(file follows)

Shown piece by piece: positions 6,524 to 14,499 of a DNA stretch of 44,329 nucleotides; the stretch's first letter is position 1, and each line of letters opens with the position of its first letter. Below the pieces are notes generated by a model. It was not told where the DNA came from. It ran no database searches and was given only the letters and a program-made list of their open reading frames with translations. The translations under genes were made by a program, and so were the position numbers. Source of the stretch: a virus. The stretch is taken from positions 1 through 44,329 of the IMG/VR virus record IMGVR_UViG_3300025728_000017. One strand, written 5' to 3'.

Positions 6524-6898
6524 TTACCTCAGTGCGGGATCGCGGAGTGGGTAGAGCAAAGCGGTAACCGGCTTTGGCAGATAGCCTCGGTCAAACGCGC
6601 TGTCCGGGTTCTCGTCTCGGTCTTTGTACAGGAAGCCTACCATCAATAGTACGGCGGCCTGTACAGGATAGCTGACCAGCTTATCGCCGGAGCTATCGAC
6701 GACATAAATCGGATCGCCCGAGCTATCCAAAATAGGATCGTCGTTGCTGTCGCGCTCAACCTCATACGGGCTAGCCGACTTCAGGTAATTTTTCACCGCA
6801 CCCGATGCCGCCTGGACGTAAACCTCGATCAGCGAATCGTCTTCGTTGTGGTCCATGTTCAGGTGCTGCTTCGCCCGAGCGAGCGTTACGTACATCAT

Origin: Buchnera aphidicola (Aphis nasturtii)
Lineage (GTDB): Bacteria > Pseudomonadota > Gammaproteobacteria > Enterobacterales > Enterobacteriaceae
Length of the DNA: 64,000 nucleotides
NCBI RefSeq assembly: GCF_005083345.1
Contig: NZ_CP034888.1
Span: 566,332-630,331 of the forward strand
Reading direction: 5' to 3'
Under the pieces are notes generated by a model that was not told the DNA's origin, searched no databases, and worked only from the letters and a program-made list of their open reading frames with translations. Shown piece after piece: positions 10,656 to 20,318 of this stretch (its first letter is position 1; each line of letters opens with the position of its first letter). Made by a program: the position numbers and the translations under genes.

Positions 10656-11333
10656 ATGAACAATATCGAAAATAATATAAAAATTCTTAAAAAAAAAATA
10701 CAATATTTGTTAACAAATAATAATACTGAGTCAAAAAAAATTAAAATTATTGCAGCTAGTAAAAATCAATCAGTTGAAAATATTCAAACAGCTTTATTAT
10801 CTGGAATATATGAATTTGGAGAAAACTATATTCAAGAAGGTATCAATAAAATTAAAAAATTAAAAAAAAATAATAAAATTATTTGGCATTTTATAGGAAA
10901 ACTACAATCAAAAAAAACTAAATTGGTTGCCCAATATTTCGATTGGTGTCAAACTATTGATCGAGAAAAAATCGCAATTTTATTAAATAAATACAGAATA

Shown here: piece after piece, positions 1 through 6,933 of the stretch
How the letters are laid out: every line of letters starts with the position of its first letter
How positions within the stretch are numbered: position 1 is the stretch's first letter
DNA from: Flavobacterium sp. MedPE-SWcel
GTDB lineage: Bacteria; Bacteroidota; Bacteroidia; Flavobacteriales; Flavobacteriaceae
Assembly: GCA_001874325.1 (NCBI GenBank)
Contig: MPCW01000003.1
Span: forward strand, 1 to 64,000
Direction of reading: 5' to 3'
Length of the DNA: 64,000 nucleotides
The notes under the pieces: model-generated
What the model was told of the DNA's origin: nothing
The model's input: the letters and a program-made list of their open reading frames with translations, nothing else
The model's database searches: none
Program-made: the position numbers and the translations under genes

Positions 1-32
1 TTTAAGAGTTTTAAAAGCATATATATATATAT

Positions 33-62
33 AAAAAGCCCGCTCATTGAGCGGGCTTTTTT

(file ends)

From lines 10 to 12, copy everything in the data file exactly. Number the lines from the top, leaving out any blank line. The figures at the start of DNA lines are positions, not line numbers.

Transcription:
NCBI RefSeq assembly: GCF_005083345.1
Contig: NZ_CP034888.1
Span: 566,332-630,331 of the forward strand